Kushi1 is a young woman from India who was abandoned by her stepmother at age fourteen. A woman soon approached Kushi and offered her a “good job.” Instead of the promised job, the woman sold Kushi to a brothel, where she was drugged and kept locked up until she stopped fighting. After ten years in the sex trade, Kushi heard about a business called Sari Bari where she would be taught how to sew blankets and be given a good wage. More than anything, Kushi was excited to learn to read and write. Kushi is now able to attend “school” at Sari Bari. She is also saving money to buy her own home.
Sarah Lance and her community (who are part of Word Made Flesh [WMF]) started Sari Bari two years ago and are the ones who have given Kushi a chance to try on freedom. “New life in the making” is its mantra; Sari Bari is in the business of freedom. The business employs women who want to leave the sex trade to sew bags and blankets out of recycled saris. Women who want to find freedom receive a fair wage and generous medical, savings, and educational benefits for themselves and their families.
Their workday starts with a short devotional and prayer. Then the women roll out their blankets and begin to work—smiling, helping each other, chatting, laughing, and asking questions as they learn to sew straight lines. The women have dignity now and best of all, their eyes reflect a scattering light of hope. This is a picture of resurrection.
Resurrection in Community
Just three days separated Christ’s suffering and resurrection, and the WMF community in Kolkata is aware of this truth. Each staff member who works at Sari Bari commits to participating in the community’s coinciding ministry in the brothels. At least one day a week, they visit the red-light district, making and maintaining friendships, drinking tea, visiting the women’s rooms, and playing with their children. They go because the WMF community in Kolkata recognizes its need to follow the suffering Christ into the brothels where their friends’ bodies are being used up for $2USD a customer.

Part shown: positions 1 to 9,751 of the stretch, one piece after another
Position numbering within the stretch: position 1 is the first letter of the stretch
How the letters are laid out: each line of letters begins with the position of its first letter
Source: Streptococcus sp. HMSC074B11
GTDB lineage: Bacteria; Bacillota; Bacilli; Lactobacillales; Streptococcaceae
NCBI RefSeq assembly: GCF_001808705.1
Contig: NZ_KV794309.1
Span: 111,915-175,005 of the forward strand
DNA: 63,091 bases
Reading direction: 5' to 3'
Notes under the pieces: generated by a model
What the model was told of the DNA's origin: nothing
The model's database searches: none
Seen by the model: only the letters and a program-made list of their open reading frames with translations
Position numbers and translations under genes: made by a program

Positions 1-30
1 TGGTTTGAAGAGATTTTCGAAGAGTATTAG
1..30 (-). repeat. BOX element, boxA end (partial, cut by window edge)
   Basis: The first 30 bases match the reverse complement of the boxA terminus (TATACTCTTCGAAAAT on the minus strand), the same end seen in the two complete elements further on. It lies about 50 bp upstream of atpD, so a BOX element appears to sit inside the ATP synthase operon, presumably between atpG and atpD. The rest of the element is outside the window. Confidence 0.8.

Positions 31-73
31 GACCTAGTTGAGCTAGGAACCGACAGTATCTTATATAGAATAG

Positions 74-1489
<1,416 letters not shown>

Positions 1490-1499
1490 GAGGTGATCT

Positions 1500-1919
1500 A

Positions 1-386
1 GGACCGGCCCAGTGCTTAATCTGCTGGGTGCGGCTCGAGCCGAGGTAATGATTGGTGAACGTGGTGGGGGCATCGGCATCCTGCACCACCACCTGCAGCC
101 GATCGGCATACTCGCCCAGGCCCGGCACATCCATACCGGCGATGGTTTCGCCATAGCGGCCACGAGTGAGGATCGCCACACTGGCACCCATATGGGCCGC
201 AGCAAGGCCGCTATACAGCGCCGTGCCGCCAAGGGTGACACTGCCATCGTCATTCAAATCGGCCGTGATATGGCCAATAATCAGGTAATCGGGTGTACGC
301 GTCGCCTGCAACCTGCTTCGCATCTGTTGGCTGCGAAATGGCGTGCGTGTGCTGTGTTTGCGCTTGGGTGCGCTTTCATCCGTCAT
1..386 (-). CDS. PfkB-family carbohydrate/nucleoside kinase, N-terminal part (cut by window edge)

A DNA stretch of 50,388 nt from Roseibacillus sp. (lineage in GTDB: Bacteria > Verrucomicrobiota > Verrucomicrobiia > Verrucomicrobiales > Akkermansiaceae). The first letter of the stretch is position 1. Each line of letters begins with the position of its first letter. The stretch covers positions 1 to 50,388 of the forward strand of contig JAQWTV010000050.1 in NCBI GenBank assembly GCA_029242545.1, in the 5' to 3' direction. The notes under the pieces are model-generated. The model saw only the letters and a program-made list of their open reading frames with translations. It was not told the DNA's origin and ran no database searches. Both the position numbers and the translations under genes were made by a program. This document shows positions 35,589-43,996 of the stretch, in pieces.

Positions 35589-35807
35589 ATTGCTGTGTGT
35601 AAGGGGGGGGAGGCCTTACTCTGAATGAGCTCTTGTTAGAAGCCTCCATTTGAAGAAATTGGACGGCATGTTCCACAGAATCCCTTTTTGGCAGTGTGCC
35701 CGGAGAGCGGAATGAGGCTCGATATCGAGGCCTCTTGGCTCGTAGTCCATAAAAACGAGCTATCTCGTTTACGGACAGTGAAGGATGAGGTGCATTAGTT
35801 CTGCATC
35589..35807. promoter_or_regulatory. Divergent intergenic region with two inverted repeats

They believe that the resurrected Christ cannot be celebrated at Sari Bari without also ministering to the wounds of the crucified Christ in the brothels. Likewise, the WMF staff who lead the brothel ministry always work at least one day a week at Sari Bari. The two groups of workers—those who serve primarily in the brothels and those who serve primarily at Sari Bari—need each other. The suffering found in the red-light districts can be endured, and even embraced, when the hope of redemption found at Sari Bari is present. And the hope of Sari Bari motivates those who would otherwise be crushed by the despair of the red-light districts.
The Bigger Picture of Redemption
Indeed, when we look at the current realities of the world, we are tempted to despair. UNICEF estimates 158 million children aged five to fifteen are engaged in child labor. An estimated two million children are exploited in prostitution or pornography. Approximately 1.2 million children are trafficked around the world every year.
According to the U.S. Department of State’s 2007 Trafficking in Persons Report, eighty percent of transnational trafficking victims are women and girls, and up to fifty percent are minors—and most are trafficked into commercial sexual exploitation. The most vulnerable—women and children living in poverty—become victims because they can be used and abused to gain or keep something that many people believe is more important than a human being’s life—money.
However, we are in a time when there actually is potential for real change to happen in the world. Some of the worst news, while still bad, is taking a turn for the better. For example, UNICEF reports that “in 2006, for the first time in the modern era, the number of children dying before their fifth birthday fell below ten million, to 9.7 million.”
We are growing more and more toward kindness. And yet, although I am hopeful, I worry that we are becoming over-saturated with all the facts, news, crises, and even good opportunities to be involved that are coming at us.
Responding in and through Worship